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Showing results for tags 'aeroplane'.
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Thunderstruck: a story of Orion Drive development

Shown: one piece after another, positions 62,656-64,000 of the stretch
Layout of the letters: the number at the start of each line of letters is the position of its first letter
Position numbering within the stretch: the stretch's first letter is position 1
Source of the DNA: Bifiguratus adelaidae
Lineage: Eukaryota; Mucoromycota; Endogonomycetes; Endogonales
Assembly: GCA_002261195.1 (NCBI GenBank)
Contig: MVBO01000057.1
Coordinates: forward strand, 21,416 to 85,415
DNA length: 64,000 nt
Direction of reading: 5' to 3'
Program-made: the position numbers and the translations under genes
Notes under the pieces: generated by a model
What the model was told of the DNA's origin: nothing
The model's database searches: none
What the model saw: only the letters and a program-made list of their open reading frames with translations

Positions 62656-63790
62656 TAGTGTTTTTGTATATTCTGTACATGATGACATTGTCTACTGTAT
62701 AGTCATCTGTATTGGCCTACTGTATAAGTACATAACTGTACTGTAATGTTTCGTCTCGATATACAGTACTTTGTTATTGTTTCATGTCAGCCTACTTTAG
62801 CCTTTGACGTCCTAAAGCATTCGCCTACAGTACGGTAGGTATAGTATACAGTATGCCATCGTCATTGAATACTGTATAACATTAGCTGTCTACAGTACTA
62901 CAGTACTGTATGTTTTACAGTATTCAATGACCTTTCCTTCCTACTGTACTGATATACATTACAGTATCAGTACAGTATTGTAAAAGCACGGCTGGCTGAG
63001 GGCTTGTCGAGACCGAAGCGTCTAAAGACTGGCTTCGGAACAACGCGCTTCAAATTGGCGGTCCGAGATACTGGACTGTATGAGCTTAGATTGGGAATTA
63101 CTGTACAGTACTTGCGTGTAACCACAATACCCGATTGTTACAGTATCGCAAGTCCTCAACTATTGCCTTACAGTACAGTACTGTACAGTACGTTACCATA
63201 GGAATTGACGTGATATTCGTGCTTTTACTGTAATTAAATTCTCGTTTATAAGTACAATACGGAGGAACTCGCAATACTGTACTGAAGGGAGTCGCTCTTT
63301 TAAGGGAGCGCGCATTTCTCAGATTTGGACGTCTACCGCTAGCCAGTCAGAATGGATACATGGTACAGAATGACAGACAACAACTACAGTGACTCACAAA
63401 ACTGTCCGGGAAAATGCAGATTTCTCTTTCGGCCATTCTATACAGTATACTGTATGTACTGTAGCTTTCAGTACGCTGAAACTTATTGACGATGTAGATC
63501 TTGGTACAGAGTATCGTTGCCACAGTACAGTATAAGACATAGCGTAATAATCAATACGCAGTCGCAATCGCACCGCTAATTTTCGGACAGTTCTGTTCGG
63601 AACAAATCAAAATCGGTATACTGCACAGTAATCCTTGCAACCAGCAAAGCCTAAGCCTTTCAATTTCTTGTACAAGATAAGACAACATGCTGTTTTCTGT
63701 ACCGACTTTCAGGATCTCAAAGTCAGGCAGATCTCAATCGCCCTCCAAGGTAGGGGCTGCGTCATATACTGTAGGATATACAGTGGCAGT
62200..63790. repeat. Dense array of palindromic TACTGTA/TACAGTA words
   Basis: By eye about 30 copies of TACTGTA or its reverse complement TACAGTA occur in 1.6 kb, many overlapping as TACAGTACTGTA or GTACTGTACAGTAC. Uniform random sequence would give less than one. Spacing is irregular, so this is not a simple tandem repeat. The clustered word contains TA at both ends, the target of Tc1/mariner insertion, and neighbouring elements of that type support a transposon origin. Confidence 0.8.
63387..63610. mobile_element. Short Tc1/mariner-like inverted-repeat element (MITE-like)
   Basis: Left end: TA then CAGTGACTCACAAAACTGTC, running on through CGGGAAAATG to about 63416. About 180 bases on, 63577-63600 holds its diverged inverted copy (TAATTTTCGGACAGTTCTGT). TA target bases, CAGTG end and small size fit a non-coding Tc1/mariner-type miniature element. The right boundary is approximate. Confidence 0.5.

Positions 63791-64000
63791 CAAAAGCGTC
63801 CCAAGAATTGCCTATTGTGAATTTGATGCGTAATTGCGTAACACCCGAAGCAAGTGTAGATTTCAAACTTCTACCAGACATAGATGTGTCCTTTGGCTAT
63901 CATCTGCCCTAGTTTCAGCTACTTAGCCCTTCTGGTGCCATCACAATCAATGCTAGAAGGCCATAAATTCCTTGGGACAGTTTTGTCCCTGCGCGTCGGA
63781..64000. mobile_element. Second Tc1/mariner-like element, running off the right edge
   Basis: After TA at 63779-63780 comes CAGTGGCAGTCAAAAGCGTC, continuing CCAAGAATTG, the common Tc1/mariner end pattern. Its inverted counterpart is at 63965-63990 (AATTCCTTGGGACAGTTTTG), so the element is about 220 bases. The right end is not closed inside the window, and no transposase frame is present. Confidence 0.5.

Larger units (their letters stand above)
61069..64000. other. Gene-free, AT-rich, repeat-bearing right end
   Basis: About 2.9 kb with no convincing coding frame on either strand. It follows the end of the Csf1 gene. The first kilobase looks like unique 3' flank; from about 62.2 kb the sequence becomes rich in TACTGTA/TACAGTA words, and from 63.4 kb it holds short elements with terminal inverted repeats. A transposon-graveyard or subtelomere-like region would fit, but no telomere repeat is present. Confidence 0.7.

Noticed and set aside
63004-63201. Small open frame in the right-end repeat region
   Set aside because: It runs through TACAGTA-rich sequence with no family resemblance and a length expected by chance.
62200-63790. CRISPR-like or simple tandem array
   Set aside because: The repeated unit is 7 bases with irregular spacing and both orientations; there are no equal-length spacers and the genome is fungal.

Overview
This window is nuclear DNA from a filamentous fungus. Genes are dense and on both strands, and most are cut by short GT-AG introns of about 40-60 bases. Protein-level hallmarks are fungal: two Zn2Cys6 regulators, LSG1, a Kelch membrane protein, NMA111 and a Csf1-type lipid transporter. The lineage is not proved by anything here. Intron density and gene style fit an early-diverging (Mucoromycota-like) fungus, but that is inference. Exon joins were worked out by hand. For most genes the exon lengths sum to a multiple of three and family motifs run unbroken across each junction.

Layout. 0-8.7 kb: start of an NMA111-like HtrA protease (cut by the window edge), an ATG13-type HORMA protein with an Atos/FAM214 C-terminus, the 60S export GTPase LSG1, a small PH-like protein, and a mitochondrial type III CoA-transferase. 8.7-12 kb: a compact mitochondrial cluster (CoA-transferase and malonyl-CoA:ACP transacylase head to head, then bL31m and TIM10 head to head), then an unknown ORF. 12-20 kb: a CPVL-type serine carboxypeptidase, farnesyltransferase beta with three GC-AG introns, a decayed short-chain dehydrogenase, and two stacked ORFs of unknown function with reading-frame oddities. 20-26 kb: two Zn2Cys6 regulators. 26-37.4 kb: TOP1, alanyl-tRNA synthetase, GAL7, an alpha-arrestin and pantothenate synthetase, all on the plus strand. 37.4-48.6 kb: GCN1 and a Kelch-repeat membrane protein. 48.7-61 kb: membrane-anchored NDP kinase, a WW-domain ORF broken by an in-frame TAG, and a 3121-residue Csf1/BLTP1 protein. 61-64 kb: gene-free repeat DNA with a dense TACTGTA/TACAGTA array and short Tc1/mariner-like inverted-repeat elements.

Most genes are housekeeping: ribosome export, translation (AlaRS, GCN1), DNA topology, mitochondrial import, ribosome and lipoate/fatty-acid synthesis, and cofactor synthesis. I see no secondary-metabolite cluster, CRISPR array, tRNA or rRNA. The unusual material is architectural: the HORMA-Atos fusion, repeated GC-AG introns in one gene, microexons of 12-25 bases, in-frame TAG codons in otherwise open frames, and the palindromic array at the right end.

Kasyan posted a topic in KSP1 Mission ReportsOut-of universe notes will be in cursive As you know, in 1.12 fireworks were added to KSP. What you might not know is that you can overclock fireworks using a KAL controller. These overpowered fireworks can be used for propulsion, if you're careful enough. FROM THE DECLASSIFIED DOCUMENTS OF THE KERBAL AEROSPACE FORCE: THE ORION DRIVE Ever since kerbals created explosives, they've wondered: can I fly with it? The question had been answered a long time ago by solid-fuel motors, but some kept thinking if there was more to it. That day, they proved there was. The Orion test vehicle was sitting on the launchpad, waiting for further commands. Daredevil pilot Jebediah Kerman was sitting inside. Even Jeb, the famous Kerbal With No Fear, was pondering the absurdity of this idea. A couple tons of explosives were going to be shot out of a hole at supersonic speeds, an Jeb was going to ride the shockwave. Suddenly, he heard a command from Ground Control. CAPTAIN KERMAN, PREPARE FOR LIFTOFF IN 3, 2, 1... And like that, Project Orion was born. Not with a whimper, but with a bang. Jeb felt the vehicle accelerate rapidly. He struggled with his breath, and his ears were ringing. COMMANDER KERMAN, WE HAVE LIFTOFF, I REPEAT, WE HAVE... BANG! and another one and another one Getting used to this is gonna be hard, Jeb thought. 28 more explosions followed. WE HAVE REACHED 100 m/s, Mission Control stated. Beginning descent, Jeb replied. Commander Kerman parachuted to safety. While his vehicle was being recovered, his brother Gene, head of Kerbal Aerospace Forces, called him to his office. Great job, Jeb, he said. We've officially started the Orion Program, and the investors are impressed. We're going to need you again soon, Jeb. Do you want to continue? Oh boy, more explosions? Jeb replied with excitement. Count me in! I need a vacation, though, my back hurts from all the gees now. I knew you would be interested. We'll call you. Jeb, the Orion Rider. Has a nice ring to it, don't you think? Gene finished. Okay, I'm tired, I'll publish the next part later today or tomorrow, I hope. I have all the pictures ready. Did you like this? Any criticism, questions or recommendations? Please reply! Here are some bonus photos. They'll come with every episode. They are not canon, consider them bloopers. NEXT UP ON THUNDERSTRUCK: WHO PUT ORION ON A PLANE?